CD Spotlight: Earthdrawn Skies
During a summer of strange and unsettling skies, the second album by the outstanding Aizuri Quartet found its way to our library and airwaves at what felt like just the right time.
The music includes works by contemporary composer Eleanor Alberga, medieval mystic Hildegard of Bingen, Armenian folk songs by way of Komitas Vardapet, and late romantic Jean Sibelius’s first string quartet, “Intimate Voices.”
Quite the range, though as cellist Karen Ouzounian says, all of this music is, “rooted in a sense of tradition and connection to the land, even as the composers seek something beyond their reach: an understanding of God, the physics of the cosmos, homeland, happiness.”
The other connection: these are all compelling performances, which almost snuck up on with their quiet intensity and beauty.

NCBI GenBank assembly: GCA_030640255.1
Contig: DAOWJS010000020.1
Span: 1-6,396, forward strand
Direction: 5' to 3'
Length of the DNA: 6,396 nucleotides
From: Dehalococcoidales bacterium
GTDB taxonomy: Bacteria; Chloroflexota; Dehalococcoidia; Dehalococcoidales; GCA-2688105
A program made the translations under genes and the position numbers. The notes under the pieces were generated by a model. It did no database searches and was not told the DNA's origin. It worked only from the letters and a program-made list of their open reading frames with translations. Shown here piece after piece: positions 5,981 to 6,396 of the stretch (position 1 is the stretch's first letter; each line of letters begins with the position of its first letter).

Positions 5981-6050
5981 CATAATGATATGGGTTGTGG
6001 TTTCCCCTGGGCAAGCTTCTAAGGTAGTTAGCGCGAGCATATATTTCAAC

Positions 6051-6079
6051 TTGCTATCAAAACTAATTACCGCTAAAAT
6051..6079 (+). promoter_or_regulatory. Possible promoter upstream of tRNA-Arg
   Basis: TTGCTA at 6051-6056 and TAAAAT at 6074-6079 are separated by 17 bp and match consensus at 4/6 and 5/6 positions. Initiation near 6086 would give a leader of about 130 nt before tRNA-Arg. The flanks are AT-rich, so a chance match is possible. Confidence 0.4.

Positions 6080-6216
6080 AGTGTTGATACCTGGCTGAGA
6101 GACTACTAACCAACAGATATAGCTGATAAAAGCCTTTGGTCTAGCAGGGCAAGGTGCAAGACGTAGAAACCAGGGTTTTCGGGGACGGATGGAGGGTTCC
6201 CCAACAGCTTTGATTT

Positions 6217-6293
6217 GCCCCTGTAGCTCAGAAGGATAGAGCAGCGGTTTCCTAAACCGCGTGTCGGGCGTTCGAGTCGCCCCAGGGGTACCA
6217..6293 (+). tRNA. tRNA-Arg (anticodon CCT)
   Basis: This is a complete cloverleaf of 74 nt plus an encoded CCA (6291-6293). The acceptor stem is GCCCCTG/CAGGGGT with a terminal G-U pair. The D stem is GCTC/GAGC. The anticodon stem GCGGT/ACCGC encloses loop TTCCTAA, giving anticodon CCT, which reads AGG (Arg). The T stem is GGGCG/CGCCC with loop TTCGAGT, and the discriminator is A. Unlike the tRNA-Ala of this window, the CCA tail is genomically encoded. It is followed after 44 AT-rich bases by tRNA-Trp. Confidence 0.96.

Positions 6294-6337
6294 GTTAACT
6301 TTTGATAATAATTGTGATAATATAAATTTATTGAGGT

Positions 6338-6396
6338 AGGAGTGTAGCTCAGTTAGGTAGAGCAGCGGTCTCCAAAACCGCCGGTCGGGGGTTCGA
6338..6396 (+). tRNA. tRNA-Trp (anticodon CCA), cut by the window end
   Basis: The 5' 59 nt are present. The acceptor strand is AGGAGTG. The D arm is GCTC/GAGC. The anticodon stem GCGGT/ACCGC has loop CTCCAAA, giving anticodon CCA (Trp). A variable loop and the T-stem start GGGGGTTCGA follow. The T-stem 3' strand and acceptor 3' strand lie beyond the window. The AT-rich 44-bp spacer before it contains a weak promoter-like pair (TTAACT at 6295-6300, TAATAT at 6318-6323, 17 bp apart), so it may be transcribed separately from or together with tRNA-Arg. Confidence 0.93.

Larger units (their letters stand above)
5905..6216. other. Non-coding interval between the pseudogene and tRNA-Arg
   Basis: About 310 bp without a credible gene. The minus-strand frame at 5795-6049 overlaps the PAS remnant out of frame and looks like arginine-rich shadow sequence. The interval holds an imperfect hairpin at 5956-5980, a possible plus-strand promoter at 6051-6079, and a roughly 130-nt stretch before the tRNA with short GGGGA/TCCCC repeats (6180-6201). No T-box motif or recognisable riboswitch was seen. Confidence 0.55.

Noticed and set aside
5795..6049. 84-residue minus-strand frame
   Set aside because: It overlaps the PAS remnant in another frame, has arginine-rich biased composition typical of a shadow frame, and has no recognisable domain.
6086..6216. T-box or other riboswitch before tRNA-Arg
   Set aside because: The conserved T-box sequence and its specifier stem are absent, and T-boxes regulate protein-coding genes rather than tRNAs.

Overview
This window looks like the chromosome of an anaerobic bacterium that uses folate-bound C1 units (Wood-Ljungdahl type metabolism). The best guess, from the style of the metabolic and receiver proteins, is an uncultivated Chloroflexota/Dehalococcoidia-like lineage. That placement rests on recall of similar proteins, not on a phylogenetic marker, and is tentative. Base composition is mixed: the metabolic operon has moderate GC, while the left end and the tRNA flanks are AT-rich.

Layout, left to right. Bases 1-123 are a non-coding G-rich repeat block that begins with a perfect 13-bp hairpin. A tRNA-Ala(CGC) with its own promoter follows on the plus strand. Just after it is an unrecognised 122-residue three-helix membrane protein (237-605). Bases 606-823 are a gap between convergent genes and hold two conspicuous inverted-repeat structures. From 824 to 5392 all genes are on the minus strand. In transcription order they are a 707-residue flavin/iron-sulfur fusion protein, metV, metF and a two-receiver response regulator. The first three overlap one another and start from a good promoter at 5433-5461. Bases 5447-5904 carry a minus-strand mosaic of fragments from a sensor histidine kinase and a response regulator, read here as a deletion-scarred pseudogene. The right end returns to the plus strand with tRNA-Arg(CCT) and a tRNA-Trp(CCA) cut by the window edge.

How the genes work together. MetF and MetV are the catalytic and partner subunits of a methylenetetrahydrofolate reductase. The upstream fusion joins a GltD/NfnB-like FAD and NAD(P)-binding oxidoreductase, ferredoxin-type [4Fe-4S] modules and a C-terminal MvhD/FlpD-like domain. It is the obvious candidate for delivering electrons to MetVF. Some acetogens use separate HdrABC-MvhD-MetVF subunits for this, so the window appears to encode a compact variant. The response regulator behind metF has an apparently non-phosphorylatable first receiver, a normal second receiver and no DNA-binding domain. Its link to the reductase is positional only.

The quartet’s new adventures with a new line-up include a return to Carnegie Hall for a performance alongside the Kronos Quartet, a world premiere of music by Jennifer Higdon, and serving as Ensemble-in-Residence for the inaugural season of New York Youth Symphony’s Crescendo program.
Their travels will take them University of Iowa for a residency, to Detroit to collaborate Seth Parker Woods and Kirsten Docter, performing with Kim Kashkashian and Marcy Rosen at Philadelphia Chamber Music Society, and teaming up clarinetist Kinan Azmeh at Chamber Music Concerts in Ashland, Oregon.
You’ll hear selections from “Earthdrawn Skies” featured on WXXI Classical, but make sure you take also take a look at the recording itself: the album artwork is by Rochester-based artist with an international footprint: dm stith. Check out more of his album art here (and his music here).